Body Central names new CEO
After searching for a chief executive for more than six months, Body Central Corp. on Tuesday named industry veteran Brian Woolf as the new CEO of the Jacksonville-based fashion retailer.
Woolf has more than 40 years of specialty retailing and department store experience, most recently as group president for Lane Bryant, Lane Bryant Outlet Stores and Cacique.
Those three brands were all owned by Charming Shoppes Inc., which was acquired last June by Ascena Retail Group Inc.
Woolf had previously been CEO of women's specialty retailer Cache Inc., and his experience also includes executive roles at Macy's and The Limited.
"I am thrilled to be joining Body Central and look forward to working with the entire team as we continue to develop our brand and strategy. I am excited about the opportunity to grow the company, strengthen our junior business and increase shareholder value," Woolf said in a news release.
Body Central has been looking for a new CEO since Allen Weinstein resigned in August after a sales slump sent its stock plummeting.
Chief Operating Officer and Chief Financial Officer Tom Stoltz had been serving as interim CEO and had been considered a candidate for the permanent job, according to analysts who follow the company.
Stoltz will remain in his roles as COO and CFO, the company said Tuesday.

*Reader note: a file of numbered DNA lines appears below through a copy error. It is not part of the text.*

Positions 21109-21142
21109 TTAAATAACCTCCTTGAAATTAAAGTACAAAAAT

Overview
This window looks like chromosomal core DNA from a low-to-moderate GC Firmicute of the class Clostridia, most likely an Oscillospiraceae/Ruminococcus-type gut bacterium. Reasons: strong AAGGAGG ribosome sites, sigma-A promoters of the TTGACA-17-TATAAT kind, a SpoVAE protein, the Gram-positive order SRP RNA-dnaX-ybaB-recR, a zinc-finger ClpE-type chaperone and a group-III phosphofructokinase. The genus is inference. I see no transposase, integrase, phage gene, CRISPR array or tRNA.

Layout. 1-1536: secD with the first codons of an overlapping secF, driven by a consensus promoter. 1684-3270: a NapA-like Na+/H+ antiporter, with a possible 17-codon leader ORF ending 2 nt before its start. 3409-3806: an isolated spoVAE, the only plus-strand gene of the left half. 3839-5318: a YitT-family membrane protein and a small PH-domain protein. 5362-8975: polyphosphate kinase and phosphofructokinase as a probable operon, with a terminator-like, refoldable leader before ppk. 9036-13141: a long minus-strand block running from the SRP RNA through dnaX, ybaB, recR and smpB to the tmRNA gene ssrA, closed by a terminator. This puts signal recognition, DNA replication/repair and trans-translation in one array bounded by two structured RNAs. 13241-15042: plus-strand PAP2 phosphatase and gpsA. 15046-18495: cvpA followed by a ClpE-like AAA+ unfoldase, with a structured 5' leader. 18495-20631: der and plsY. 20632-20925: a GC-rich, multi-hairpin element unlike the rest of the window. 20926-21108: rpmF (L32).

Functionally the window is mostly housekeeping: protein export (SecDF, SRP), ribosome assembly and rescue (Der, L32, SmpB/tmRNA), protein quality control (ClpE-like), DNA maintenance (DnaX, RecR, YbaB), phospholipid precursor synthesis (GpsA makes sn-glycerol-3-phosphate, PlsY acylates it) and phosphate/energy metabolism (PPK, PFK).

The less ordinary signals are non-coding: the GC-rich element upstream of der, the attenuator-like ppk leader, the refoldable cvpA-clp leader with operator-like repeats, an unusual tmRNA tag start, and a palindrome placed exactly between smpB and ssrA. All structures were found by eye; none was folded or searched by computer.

Stoltz was active during his tenure as interim chief executive. Under his watch, the company applied for $1.39 million in City and state incentives to move its headquarters and distribution facility from the Southside to One Imeson Center on the Northside. The City Council approved Jacksonville's share of the incentive package last month.
"I welcome Brian to the Body Central team and look forward to working with him," Stoltz said in the news release.
"He brings a strong track record, deep industry knowledge and leadership skills to the company and will undoubtedly play a key role in our continued growth and future success," he said.
Body Central sells young women's fashion at 276 stores in 26 states and through an online and catalog business.
The company had a strong record of sales growth until merchandising misses caused a big drop in comparable-store sales, starting in the spring.
Body Central reported total revenue rose 4.9 percent to $311 million in 2012 but comparable-store sales — sales at stores open for more than one year — dropped by 8.1 percent for the full year.
Body Central's stock dropped from a high of $30.93 last May before it announced the first in a series of disappointing sales reports to a low of $7.71 in the summer.
The stock has been trading near that low since the company announced its 2012 sales results last month. The stock closed at $7.94 Tuesday.
The announcement of Woolf's appointment came after the stock market closed.